Pat Musick on her Retrospective

For an artist the rewarding thing about a retrospective exhibit is that it provides an opportunity to identify consistencies in the work over time. One can search for common themes, repeated shapes and patterns, comparable materials and other aspects that the art shares even though many years may elapse between the making of one object and another.

 

This exhibit consists of ten series of works that I created between 1990 and 2015. Although the series seem to express many different themes, they are really sub-themes. These are intimately bound together by threads of concern about the fragility of our planet… the delicate condition of our earthly home. I use a variety of media to express this. Steel, hydrocal cement, and acrylic paint are man- made. Wood, natural stone, paper, pastel and beeswax are materials from the earth itself. In the selection of these I am saying, “Let us use tools that are both manufactured and organic to bring the world into a harmony, a balance.” Various combinations of these artistic media can be found in my work at all stages.

 

The sculpture and drawings are notable for their sense of peace and quiet. They are meditative, soft and emotional. The art is not marked by vigorous activity. Even their energy is that of the spirit more than the physical. Epilogue 18, Gate 1 and Tea reflect this Zen quality.

Another common thread is seriality or repetition. This may be found in many of my creations. It provides a sense of rhythm that moves the viewer’s eye from one element to another. At least half of the works in the exhibit contain reiteration as an element of their design. Note such examples as Thought Streams, Eagle Feather Chimes, and Infinite Variations.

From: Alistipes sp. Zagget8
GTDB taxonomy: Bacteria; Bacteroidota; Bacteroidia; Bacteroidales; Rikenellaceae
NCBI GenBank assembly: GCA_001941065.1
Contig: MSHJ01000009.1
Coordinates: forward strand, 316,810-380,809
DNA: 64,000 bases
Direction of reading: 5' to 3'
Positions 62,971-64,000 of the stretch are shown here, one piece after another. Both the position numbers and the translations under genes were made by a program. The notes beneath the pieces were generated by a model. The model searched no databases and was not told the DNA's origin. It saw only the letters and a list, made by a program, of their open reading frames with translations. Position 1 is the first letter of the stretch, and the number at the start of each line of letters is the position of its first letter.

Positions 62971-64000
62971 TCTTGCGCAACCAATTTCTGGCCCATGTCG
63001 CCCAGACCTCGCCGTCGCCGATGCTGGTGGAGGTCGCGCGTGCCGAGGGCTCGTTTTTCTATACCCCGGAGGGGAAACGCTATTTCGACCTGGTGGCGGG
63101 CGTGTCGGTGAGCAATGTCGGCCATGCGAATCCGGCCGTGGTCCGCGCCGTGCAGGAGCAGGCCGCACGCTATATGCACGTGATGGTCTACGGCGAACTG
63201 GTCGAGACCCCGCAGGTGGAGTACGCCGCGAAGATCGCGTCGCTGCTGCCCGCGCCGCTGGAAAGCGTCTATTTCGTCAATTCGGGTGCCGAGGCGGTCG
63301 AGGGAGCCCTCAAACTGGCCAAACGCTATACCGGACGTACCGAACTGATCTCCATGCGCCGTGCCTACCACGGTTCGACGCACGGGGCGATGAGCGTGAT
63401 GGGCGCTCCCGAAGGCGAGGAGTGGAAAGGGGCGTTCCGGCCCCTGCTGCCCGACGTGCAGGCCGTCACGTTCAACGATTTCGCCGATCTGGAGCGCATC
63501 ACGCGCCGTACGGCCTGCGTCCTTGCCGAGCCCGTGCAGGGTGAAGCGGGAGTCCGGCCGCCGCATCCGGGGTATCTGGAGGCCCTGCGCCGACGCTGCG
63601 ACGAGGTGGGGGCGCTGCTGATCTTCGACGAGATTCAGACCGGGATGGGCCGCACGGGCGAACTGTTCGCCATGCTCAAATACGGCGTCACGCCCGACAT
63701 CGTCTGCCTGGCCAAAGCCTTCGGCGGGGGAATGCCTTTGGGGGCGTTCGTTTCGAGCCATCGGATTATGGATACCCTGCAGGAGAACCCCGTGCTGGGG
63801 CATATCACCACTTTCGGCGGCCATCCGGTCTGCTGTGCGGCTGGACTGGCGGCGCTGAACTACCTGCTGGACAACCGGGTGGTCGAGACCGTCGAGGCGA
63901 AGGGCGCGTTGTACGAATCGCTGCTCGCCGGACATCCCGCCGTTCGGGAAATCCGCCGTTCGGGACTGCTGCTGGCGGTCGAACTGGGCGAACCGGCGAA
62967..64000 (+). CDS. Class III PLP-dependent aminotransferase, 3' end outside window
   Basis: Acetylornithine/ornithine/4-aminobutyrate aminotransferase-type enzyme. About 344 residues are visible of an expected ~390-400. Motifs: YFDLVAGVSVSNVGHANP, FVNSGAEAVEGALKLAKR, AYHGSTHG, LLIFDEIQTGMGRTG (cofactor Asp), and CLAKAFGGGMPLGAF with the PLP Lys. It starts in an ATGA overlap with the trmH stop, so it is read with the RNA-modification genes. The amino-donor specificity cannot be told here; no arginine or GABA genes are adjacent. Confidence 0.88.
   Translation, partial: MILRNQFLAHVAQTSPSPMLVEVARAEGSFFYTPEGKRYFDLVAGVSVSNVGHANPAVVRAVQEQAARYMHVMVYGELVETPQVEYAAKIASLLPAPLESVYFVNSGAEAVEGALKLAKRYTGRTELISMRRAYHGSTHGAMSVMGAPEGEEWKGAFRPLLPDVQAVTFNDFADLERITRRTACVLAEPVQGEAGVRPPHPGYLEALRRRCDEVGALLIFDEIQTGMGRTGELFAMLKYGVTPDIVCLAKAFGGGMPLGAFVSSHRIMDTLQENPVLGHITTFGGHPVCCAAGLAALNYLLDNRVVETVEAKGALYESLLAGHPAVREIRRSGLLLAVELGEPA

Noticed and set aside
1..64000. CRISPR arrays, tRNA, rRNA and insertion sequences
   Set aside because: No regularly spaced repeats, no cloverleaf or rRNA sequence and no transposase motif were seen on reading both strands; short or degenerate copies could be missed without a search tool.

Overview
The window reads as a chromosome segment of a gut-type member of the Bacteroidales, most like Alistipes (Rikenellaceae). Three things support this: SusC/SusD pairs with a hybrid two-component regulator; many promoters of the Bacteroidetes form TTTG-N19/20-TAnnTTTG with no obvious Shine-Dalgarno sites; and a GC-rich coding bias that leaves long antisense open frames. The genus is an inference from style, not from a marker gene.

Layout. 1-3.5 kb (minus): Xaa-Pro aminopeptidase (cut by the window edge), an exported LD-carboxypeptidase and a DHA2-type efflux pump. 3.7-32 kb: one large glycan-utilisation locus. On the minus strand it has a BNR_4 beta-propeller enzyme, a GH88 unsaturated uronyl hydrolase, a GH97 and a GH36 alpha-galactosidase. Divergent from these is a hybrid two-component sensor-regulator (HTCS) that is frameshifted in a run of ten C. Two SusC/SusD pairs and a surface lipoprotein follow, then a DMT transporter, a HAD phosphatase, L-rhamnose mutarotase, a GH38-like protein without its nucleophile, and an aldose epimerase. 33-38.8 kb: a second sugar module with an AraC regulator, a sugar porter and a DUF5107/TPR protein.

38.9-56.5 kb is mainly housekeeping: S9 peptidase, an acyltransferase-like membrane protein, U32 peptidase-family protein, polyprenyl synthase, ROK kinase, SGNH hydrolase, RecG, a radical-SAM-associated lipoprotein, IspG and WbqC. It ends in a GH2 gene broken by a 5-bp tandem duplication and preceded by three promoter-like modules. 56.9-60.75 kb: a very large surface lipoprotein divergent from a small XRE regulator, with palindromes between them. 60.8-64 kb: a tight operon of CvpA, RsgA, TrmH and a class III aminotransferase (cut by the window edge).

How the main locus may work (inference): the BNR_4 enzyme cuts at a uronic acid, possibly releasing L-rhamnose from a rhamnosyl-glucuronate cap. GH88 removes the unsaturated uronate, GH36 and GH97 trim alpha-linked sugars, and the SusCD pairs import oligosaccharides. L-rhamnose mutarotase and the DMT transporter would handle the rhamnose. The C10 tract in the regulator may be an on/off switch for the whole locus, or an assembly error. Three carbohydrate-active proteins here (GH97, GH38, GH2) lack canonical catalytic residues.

A muted palette runs through all of the work. Earth colors root the work to the earth. Subdued color serves as a ground for rebirth and renewal…a common theme in both my artwork and our earth’s survival. The idea of recovery from a disaster became important in the art in 1990 after the land we lived on in Arkansas had recovered from a forest fire and a flooding river. I began to use regeneration as an inspiration for almost all of my work, and this continued until the present. It follows that there is a sense of rising, lifting up, almost levitation in much of the work. The Epilogues, Harvest, and Commence all have this upward thrust.

 

What a thrill it has been to select these works and have them installed on the walls of the Sculpture Ranch and Galleries. What a thrill it has been to see my work consistently growing, evolving, and expressing this theme. I am humbled.

 

—Pat Musick, 2016